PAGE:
By Jo Nesbo
I've said it once and I'll say it again: Scandinavians are morbid. They tend to be tall, blond-haired and blue eyed (as if that wasn't creepy enough). They have a propensity for burning churches. Their ancient mythology is brutal, savage and tragic and has spawned an entirely unlistenable sub-genre of metal music only appreciated in Scandinavia... and Brazil). They are just neat enough and tidy enough and socialist enough to make you assume they were all born Virgo and they seem to prefer their crime novels on the darker side of macabre.
(Aside: As if to accentuate the point, the Heavy Metal band, Morbid, was Swedish)
Whether it's the cyber-punk horrors of Steig Larsson's Millennium Series or the more sedate brutality of Henning Mankell's Wallander Series, the people of Norway and Sweden seem thrive on extreme violence and murder. When you add Jo Nesbo and his series of novels featuring Harry Hole into the mix, one has to wonder how three of the best (if not most morbid) writers of the last quarter century have all come from the Northern Europe. Must have something to do with lack of sunlight and fjords.
I mentioned three novelists, but as of the writing of this blog post, we seem to be down to just one. With the tragically premature death of Steig Larsson and the last of Henning Mankell's Kurt Wallander novels drifting ever so slowly out of the zeitgeist, it is Jo Nesbo that has remained to carry the torch of the Scandinavian crime fiction genre (that absurd title always reminds me of metal heads who go on and on about the New Wave of British Heavy Metal from the late 1970s). And much like Larsson with Lisbeth Salander and Mankell with Wallander, Nesbo has come equipped with a character every bit as intense and intoxicating as his predecessors: Harry Hole.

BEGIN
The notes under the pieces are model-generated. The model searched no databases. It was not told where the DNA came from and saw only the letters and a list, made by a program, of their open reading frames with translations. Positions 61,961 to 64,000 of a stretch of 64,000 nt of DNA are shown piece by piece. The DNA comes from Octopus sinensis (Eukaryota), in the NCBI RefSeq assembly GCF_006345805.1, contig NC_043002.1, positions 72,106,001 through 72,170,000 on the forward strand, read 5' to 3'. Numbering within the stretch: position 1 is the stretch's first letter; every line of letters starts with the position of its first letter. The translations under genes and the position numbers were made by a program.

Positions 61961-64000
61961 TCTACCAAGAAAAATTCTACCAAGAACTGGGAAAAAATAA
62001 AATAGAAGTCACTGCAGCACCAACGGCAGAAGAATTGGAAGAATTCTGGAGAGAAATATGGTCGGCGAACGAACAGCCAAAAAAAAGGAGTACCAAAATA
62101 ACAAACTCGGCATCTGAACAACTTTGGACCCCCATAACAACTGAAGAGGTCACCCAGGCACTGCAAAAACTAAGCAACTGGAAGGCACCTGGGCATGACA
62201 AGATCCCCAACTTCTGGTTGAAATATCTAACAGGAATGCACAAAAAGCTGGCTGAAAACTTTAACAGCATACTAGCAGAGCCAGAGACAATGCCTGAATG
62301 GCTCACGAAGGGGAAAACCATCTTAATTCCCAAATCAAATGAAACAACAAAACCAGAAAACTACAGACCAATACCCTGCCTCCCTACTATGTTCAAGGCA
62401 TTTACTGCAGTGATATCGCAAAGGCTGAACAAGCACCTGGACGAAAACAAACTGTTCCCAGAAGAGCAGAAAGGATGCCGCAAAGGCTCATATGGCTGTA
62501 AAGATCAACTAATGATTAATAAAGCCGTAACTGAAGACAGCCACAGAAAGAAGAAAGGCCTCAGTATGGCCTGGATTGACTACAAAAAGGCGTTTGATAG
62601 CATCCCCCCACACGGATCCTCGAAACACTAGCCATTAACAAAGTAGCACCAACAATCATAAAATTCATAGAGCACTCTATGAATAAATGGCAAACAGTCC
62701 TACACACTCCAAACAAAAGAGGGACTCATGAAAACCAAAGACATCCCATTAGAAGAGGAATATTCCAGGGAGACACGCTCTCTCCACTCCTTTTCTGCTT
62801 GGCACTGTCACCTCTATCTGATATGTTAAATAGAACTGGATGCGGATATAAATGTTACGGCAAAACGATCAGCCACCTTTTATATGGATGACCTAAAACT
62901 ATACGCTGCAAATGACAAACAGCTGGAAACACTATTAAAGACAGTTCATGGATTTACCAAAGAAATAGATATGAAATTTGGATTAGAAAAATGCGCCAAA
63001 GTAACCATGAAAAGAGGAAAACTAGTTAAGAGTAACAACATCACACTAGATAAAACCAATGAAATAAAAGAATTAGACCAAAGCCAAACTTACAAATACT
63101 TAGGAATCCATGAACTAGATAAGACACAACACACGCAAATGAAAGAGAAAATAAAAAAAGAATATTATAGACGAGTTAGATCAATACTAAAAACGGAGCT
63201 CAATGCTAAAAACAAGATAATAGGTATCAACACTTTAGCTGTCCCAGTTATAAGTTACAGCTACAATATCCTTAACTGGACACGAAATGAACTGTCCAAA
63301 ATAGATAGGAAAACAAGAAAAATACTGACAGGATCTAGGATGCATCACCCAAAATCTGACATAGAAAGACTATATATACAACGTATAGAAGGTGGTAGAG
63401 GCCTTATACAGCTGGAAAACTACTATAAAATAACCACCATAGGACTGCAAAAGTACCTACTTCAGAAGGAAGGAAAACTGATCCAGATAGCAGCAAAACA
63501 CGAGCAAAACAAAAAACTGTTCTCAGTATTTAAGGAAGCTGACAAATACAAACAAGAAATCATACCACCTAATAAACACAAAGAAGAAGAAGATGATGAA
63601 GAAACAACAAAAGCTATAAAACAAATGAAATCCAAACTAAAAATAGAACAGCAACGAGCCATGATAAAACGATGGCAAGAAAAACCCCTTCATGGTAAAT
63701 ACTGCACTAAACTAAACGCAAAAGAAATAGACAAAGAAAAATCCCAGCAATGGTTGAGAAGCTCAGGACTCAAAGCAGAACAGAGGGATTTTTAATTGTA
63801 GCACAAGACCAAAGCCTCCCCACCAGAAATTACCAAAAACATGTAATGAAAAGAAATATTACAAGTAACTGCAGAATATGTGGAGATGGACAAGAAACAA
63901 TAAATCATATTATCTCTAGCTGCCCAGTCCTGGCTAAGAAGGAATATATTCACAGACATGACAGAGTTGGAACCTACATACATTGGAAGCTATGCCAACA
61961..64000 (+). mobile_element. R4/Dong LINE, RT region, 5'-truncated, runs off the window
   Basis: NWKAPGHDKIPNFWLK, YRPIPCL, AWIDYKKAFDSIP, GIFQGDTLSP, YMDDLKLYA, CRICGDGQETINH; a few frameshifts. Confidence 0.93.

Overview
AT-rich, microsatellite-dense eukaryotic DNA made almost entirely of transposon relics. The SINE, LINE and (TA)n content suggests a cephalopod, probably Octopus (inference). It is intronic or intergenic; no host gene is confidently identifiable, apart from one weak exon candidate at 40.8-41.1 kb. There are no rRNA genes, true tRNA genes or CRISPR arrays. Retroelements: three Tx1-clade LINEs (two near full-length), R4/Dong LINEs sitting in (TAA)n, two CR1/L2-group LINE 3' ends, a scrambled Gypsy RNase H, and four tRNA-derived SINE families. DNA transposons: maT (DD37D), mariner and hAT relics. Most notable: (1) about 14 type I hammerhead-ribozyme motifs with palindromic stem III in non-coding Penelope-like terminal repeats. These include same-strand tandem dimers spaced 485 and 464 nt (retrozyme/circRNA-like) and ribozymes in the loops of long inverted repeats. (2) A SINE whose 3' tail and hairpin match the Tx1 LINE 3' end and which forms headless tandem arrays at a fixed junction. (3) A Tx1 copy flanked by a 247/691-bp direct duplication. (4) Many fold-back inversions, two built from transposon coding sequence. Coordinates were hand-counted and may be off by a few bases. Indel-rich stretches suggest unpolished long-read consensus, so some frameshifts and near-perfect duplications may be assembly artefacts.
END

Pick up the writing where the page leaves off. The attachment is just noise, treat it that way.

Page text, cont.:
Detective Harry Hole is what would be produced if John McClane, Bruce Willis's legendary character from the Die Hard franchise somehow begat a child with Jimmy McNulty from The Wire. Brash, bold and dangerous but also self-destructive, and at times hopelessly lost and completely uncertain about his job, Harry Hole is a man with more personal demons than the people he arrests. He makes giant, terrible mistakes and, although not lacking in critical and analytical thinking, he makes wild, sweeping mistakes. Harry Hole is the Hamlet of Scandinavian crime fiction (though without the tragic endings). He is about the most humanized police officer you will ever read in a novel not written by Richard Price. While Lisbeth Salander is deftly hacking into your computer with nary a typo in her code, Harry Hole is mortally wounding the wrong person while trying to fight the urge to chuck a bottle of Jack Daniel's. How can you not root for this guy?
In fact, I spent a lot of time wondering whether Hole was a metaphor for how Nesbo views Norwegians on the world scene. At one point in the novel one of the characters, Arve Stop a media personality, laments that Norway loves the loser. Losers provide stories with grit and tragedy and pain. Winners are uninteresting by nature. One wonders whether Harry Hole is the embodiment of this sentiment. If so, Norwegians have a lot in common with Canadians. It comes with the territory of sidling up next to an economic and military powerhouse. But I digress.